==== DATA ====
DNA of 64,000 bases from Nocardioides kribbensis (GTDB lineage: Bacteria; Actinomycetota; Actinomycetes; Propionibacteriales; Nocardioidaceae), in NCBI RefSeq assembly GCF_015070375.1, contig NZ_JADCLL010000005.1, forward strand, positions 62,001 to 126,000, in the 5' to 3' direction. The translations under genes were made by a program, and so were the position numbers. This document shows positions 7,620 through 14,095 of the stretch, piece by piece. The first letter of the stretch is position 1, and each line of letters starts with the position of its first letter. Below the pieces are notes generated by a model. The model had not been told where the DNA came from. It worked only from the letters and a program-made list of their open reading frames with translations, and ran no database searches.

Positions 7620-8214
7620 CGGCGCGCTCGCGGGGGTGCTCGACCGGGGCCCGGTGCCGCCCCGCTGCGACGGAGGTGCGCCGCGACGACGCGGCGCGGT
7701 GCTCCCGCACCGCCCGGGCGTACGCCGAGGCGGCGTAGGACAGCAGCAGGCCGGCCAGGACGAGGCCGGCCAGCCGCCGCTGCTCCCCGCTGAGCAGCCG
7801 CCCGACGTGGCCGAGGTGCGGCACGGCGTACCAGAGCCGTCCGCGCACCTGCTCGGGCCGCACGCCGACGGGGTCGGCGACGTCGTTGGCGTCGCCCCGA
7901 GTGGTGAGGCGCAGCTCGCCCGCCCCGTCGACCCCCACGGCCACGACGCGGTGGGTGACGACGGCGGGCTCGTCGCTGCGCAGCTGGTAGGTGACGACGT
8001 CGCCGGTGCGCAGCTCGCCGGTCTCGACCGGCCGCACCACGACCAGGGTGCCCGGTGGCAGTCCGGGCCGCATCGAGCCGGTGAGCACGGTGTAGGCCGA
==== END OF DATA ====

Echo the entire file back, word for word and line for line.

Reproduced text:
DNA of 64,000 bases from Nocardioides kribbensis (GTDB lineage: Bacteria; Actinomycetota; Actinomycetes; Propionibacteriales; Nocardioidaceae), in NCBI RefSeq assembly GCF_015070375.1, contig NZ_JADCLL010000005.1, forward strand, positions 62,001 to 126,000, in the 5' to 3' direction. The translations under genes were made by a program, and so were the position numbers. This document shows positions 7,620 through 14,095 of the stretch, piece by piece. The first letter of the stretch is position 1, and each line of letters starts with the position of its first letter. Below the pieces are notes generated by a model. The model had not been told where the DNA came from. It worked only from the letters and a program-made list of their open reading frames with translations, and ran no database searches.

Positions 7620-8214
7620 CGGCGCGCTCGCGGGGGTGCTCGACCGGGGCCCGGTGCCGCCCCGCTGCGACGGAGGTGCGCCGCGACGACGCGGCGCGGT
7701 GCTCCCGCACCGCCCGGGCGTACGCCGAGGCGGCGTAGGACAGCAGCAGGCCGGCCAGGACGAGGCCGGCCAGCCGCCGCTGCTCCCCGCTGAGCAGCCG
7801 CCCGACGTGGCCGAGGTGCGGCACGGCGTACCAGAGCCGTCCGCGCACCTGCTCGGGCCGCACGCCGACGGGGTCGGCGACGTCGTTGGCGTCGCCCCGA
7901 GTGGTGAGGCGCAGCTCGCCCGCCCCGTCGACCCCCACGGCCACGACGCGGTGGGTGACGACGGCGGGCTCGTCGCTGCGCAGCTGGTAGGTGACGACGT
8001 CGCCGGTGCGCAGCTCGCCGGTCTCGACCGGCCGCACCACGACCAGGGTGCCCGGTGGCAGTCCGGGCCGCATCGAGCCGGTGAGCACGGTGTAGGCCGA